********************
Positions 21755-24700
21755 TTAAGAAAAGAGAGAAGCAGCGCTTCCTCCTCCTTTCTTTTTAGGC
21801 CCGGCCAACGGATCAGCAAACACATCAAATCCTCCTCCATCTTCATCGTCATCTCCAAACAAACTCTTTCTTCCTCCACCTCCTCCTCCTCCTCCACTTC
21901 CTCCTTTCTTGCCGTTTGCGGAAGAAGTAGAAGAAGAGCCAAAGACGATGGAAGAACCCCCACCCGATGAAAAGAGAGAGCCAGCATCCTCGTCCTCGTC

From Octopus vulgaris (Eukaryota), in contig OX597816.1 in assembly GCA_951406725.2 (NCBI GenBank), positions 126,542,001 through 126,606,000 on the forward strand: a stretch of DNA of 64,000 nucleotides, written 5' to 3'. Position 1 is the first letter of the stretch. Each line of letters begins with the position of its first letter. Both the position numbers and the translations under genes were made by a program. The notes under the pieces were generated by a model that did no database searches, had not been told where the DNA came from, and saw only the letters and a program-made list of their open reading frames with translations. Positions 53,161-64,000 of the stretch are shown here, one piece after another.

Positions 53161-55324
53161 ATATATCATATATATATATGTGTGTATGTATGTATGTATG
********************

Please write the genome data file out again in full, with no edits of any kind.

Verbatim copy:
Positions 21755-24700
21755 TTAAGAAAAGAGAGAAGCAGCGCTTCCTCCTCCTTTCTTTTTAGGC
21801 CCGGCCAACGGATCAGCAAACACATCAAATCCTCCTCCATCTTCATCGTCATCTCCAAACAAACTCTTTCTTCCTCCACCTCCTCCTCCTCCTCCACTTC
21901 CTCCTTTCTTGCCGTTTGCGGAAGAAGTAGAAGAAGAGCCAAAGACGATGGAAGAACCCCCACCCGATGAAAAGAGAGAGCCAGCATCCTCGTCCTCGTC

From Octopus vulgaris (Eukaryota), in contig OX597816.1 in assembly GCA_951406725.2 (NCBI GenBank), positions 126,542,001 through 126,606,000 on the forward strand: a stretch of DNA of 64,000 nucleotides, written 5' to 3'. Position 1 is the first letter of the stretch. Each line of letters begins with the position of its first letter. Both the position numbers and the translations under genes were made by a program. The notes under the pieces were generated by a model that did no database searches, had not been told where the DNA came from, and saw only the letters and a program-made list of their open reading frames with translations. Positions 53,161-64,000 of the stretch are shown here, one piece after another.

Positions 53161-55324
53161 ATATATCATATATATATATGTGTGTATGTATGTATGTATG